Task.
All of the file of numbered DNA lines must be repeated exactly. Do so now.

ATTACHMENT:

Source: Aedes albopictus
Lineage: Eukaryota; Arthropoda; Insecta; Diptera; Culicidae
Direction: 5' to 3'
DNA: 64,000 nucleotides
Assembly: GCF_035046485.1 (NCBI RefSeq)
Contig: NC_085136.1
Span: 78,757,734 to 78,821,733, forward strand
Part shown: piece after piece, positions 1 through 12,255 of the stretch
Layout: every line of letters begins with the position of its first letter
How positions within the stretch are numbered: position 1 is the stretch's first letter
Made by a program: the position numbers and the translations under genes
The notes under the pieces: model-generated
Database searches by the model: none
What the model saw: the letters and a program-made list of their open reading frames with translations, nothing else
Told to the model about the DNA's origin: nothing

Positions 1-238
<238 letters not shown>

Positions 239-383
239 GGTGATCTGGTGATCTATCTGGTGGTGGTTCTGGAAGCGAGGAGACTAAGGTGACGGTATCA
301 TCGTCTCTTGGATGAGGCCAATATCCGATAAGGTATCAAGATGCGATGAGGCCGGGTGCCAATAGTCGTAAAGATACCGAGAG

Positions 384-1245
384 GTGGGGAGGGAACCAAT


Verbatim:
Source: Aedes albopictus
Lineage: Eukaryota; Arthropoda; Insecta; Diptera; Culicidae
Direction: 5' to 3'
DNA: 64,000 nucleotides
Assembly: GCF_035046485.1 (NCBI RefSeq)
Contig: NC_085136.1
Span: 78,757,734 to 78,821,733, forward strand
Part shown: piece after piece, positions 1 through 12,255 of the stretch
Layout: every line of letters begins with the position of its first letter
How positions within the stretch are numbered: position 1 is the stretch's first letter
Made by a program: the position numbers and the translations under genes
The notes under the pieces: model-generated
Database searches by the model: none
What the model saw: the letters and a program-made list of their open reading frames with translations, nothing else
Told to the model about the DNA's origin: nothing

Positions 1-238
<238 letters not shown>

Positions 239-383
239 GGTGATCTGGTGATCTATCTGGTGGTGGTTCTGGAAGCGAGGAGACTAAGGTGACGGTATCA
301 TCGTCTCTTGGATGAGGCCAATATCCGATAAGGTATCAAGATGCGATGAGGCCGGGTGCCAATAGTCGTAAAGATACCGAGAG

Positions 384-1245
384 GTGGGGAGGGAACCAAT